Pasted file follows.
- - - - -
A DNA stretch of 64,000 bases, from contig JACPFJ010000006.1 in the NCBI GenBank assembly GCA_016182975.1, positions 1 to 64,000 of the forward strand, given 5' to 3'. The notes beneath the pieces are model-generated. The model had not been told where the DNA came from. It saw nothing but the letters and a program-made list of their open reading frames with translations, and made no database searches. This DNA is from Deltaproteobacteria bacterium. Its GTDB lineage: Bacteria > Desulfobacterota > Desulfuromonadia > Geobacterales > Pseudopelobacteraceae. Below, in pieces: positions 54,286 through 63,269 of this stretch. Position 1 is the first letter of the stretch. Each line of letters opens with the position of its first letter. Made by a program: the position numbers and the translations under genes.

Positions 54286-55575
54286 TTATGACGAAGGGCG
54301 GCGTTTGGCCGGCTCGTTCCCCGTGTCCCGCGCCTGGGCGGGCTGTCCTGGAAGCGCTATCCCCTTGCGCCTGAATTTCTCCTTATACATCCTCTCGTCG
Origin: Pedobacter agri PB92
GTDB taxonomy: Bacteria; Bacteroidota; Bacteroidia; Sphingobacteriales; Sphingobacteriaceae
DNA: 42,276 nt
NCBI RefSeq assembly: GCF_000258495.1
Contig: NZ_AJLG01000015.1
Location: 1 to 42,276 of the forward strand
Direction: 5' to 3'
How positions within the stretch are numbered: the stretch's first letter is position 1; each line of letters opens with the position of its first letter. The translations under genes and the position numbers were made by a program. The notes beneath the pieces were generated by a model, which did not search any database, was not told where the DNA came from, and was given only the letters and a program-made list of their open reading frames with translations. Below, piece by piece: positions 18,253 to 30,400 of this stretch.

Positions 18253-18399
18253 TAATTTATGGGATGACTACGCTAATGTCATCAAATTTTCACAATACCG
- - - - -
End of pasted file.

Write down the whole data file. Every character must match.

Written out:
A DNA stretch of 64,000 bases, from contig JACPFJ010000006.1 in the NCBI GenBank assembly GCA_016182975.1, positions 1 to 64,000 of the forward strand, given 5' to 3'. The notes beneath the pieces are model-generated. The model had not been told where the DNA came from. It saw nothing but the letters and a program-made list of their open reading frames with translations, and made no database searches. This DNA is from Deltaproteobacteria bacterium. Its GTDB lineage: Bacteria > Desulfobacterota > Desulfuromonadia > Geobacterales > Pseudopelobacteraceae. Below, in pieces: positions 54,286 through 63,269 of this stretch. Position 1 is the first letter of the stretch. Each line of letters opens with the position of its first letter. Made by a program: the position numbers and the translations under genes.

Positions 54286-55575
54286 TTATGACGAAGGGCG
54301 GCGTTTGGCCGGCTCGTTCCCCGTGTCCCGCGCCTGGGCGGGCTGTCCTGGAAGCGCTATCCCCTTGCGCCTGAATTTCTCCTTATACATCCTCTCGTCG
Origin: Pedobacter agri PB92
GTDB taxonomy: Bacteria; Bacteroidota; Bacteroidia; Sphingobacteriales; Sphingobacteriaceae
DNA: 42,276 nt
NCBI RefSeq assembly: GCF_000258495.1
Contig: NZ_AJLG01000015.1
Location: 1 to 42,276 of the forward strand
Direction: 5' to 3'
How positions within the stretch are numbered: the stretch's first letter is position 1; each line of letters opens with the position of its first letter. The translations under genes and the position numbers were made by a program. The notes beneath the pieces were generated by a model, which did not search any database, was not told where the DNA came from, and was given only the letters and a program-made list of their open reading frames with translations. Below, piece by piece: positions 18,253 to 30,400 of this stretch.

Positions 18253-18399
18253 TAATTTATGGGATGACTACGCTAATGTCATCAAATTTTCACAATACCG